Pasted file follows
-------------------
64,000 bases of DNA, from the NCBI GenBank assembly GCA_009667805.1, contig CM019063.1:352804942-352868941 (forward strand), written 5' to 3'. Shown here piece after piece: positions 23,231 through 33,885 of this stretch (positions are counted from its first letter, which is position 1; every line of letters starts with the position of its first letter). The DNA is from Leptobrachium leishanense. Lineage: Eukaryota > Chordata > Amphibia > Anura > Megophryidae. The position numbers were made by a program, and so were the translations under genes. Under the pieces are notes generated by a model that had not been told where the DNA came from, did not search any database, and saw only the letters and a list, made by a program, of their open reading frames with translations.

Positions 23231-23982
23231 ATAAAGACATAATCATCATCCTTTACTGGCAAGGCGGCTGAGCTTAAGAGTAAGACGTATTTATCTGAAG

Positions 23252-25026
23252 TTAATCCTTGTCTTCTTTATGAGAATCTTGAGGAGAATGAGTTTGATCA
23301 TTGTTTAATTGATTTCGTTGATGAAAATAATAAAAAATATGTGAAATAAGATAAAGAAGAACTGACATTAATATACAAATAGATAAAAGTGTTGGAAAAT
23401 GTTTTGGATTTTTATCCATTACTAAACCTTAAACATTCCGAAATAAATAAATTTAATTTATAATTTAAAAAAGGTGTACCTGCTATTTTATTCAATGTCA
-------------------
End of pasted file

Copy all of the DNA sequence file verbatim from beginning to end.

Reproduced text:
64,000 bases of DNA, from the NCBI GenBank assembly GCA_009667805.1, contig CM019063.1:352804942-352868941 (forward strand), written 5' to 3'. Shown here piece after piece: positions 23,231 through 33,885 of this stretch (positions are counted from its first letter, which is position 1; every line of letters starts with the position of its first letter). The DNA is from Leptobrachium leishanense. Lineage: Eukaryota > Chordata > Amphibia > Anura > Megophryidae. The position numbers were made by a program, and so were the translations under genes. Under the pieces are notes generated by a model that had not been told where the DNA came from, did not search any database, and saw only the letters and a list, made by a program, of their open reading frames with translations.

Positions 23231-23982
23231 ATAAAGACATAATCATCATCCTTTACTGGCAAGGCGGCTGAGCTTAAGAGTAAGACGTATTTATCTGAAG

Positions 23252-25026
23252 TTAATCCTTGTCTTCTTTATGAGAATCTTGAGGAGAATGAGTTTGATCA
23301 TTGTTTAATTGATTTCGTTGATGAAAATAATAAAAAATATGTGAAATAAGATAAAGAAGAACTGACATTAATATACAAATAGATAAAAGTGTTGGAAAAT
23401 GTTTTGGATTTTTATCCATTACTAAACCTTAAACATTCCGAAATAAATAAATTTAATTTATAATTTAAAAAAGGTGTACCTGCTATTTTATTCAATGTCA